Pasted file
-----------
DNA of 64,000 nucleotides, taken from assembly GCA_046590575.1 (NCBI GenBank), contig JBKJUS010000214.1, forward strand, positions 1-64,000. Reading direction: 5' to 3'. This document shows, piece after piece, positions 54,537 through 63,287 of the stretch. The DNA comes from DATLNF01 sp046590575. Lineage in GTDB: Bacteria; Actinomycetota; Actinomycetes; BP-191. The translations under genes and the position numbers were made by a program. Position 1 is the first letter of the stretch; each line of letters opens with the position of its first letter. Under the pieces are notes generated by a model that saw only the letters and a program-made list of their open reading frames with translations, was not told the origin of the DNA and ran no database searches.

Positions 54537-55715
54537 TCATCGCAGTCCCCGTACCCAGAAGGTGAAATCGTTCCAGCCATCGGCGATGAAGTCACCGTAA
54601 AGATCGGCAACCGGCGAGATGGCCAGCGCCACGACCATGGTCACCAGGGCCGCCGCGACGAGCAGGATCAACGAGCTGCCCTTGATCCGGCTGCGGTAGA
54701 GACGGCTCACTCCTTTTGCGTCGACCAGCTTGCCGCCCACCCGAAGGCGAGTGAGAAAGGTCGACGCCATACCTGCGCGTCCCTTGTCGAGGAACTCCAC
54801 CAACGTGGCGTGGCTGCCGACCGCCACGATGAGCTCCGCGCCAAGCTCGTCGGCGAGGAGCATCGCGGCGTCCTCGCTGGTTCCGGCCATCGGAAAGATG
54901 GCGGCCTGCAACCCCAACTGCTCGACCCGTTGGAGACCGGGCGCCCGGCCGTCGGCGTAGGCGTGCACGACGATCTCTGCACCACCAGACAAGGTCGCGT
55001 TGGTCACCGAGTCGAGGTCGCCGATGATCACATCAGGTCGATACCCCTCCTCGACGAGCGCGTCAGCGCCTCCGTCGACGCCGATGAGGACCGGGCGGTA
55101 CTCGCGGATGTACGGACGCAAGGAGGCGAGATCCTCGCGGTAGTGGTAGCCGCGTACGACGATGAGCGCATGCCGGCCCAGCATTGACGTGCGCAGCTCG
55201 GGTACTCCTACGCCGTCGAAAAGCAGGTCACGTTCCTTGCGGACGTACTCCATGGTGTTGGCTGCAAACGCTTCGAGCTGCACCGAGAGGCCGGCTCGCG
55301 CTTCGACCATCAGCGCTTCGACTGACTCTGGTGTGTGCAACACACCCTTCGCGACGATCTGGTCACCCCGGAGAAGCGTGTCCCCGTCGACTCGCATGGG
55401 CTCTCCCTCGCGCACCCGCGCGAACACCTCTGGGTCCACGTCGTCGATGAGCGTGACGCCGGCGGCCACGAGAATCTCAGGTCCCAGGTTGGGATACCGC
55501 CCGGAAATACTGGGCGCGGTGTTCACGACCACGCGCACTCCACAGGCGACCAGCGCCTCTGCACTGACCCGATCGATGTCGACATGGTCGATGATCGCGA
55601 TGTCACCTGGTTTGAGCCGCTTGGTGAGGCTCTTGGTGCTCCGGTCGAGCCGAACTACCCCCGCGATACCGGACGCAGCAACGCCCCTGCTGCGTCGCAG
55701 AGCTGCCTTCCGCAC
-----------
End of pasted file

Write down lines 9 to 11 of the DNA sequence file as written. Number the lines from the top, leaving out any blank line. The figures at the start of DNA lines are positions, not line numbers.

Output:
55101 CTCGCGGATGTACGGACGCAAGGAGGCGAGATCCTCGCGGTAGTGGTAGCCGCGTACGACGATGAGCGCATGCCGGCCCAGCATTGACGTGCGCAGCTCG
55201 GGTACTCCTACGCCGTCGAAAAGCAGGTCACGTTCCTTGCGGACGTACTCCATGGTGTTGGCTGCAAACGCTTCGAGCTGCACCGAGAGGCCGGCTCGCG
55301 CTTCGACCATCAGCGCTTCGACTGACTCTGGTGTGTGCAACACACCCTTCGCGACGATCTGGTCACCCCGGAGAAGCGTGTCCCCGTCGACTCGCATGGG